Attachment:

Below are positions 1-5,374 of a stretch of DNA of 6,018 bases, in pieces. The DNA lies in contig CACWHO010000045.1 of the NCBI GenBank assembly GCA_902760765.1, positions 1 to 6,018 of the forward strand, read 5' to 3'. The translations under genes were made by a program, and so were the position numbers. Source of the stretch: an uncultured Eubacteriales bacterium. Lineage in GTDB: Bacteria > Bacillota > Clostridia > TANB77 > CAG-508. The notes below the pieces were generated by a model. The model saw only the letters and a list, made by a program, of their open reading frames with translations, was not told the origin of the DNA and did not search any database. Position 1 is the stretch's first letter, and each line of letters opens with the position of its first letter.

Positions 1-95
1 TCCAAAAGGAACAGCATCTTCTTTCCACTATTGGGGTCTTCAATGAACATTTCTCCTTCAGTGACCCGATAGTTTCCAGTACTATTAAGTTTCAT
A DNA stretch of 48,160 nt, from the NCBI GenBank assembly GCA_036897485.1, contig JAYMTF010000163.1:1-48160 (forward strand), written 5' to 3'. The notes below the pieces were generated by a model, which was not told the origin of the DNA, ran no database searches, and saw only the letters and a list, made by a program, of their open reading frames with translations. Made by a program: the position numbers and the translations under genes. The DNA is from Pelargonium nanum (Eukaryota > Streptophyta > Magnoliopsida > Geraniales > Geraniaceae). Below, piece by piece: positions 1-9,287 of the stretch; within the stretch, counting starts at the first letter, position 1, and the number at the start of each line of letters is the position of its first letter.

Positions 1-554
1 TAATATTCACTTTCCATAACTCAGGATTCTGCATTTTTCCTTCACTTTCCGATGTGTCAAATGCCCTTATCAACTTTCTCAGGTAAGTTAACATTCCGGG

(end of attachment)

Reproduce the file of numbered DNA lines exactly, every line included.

Below are positions 1-5,374 of a stretch of DNA of 6,018 bases, in pieces. The DNA lies in contig CACWHO010000045.1 of the NCBI GenBank assembly GCA_902760765.1, positions 1 to 6,018 of the forward strand, read 5' to 3'. The translations under genes were made by a program, and so were the position numbers. Source of the stretch: an uncultured Eubacteriales bacterium. Lineage in GTDB: Bacteria > Bacillota > Clostridia > TANB77 > CAG-508. The notes below the pieces were generated by a model. The model saw only the letters and a list, made by a program, of their open reading frames with translations, was not told the origin of the DNA and did not search any database. Position 1 is the stretch's first letter, and each line of letters opens with the position of its first letter.

Positions 1-95
1 TCCAAAAGGAACAGCATCTTCTTTCCACTATTGGGGTCTTCAATGAACATTTCTCCTTCAGTGACCCGATAGTTTCCAGTACTATTAAGTTTCAT
A DNA stretch of 48,160 nt, from the NCBI GenBank assembly GCA_036897485.1, contig JAYMTF010000163.1:1-48160 (forward strand), written 5' to 3'. The notes below the pieces were generated by a model, which was not told the origin of the DNA, ran no database searches, and saw only the letters and a list, made by a program, of their open reading frames with translations. Made by a program: the position numbers and the translations under genes. The DNA is from Pelargonium nanum (Eukaryota > Streptophyta > Magnoliopsida > Geraniales > Geraniaceae). Below, piece by piece: positions 1-9,287 of the stretch; within the stretch, counting starts at the first letter, position 1, and the number at the start of each line of letters is the position of its first letter.

Positions 1-554
1 TAATATTCACTTTCCATAACTCAGGATTCTGCATTTTTCCTTCACTTTCCGATGTGTCAAATGCCCTTATCAACTTTCTCAGGTAAGTTAACATTCCGGG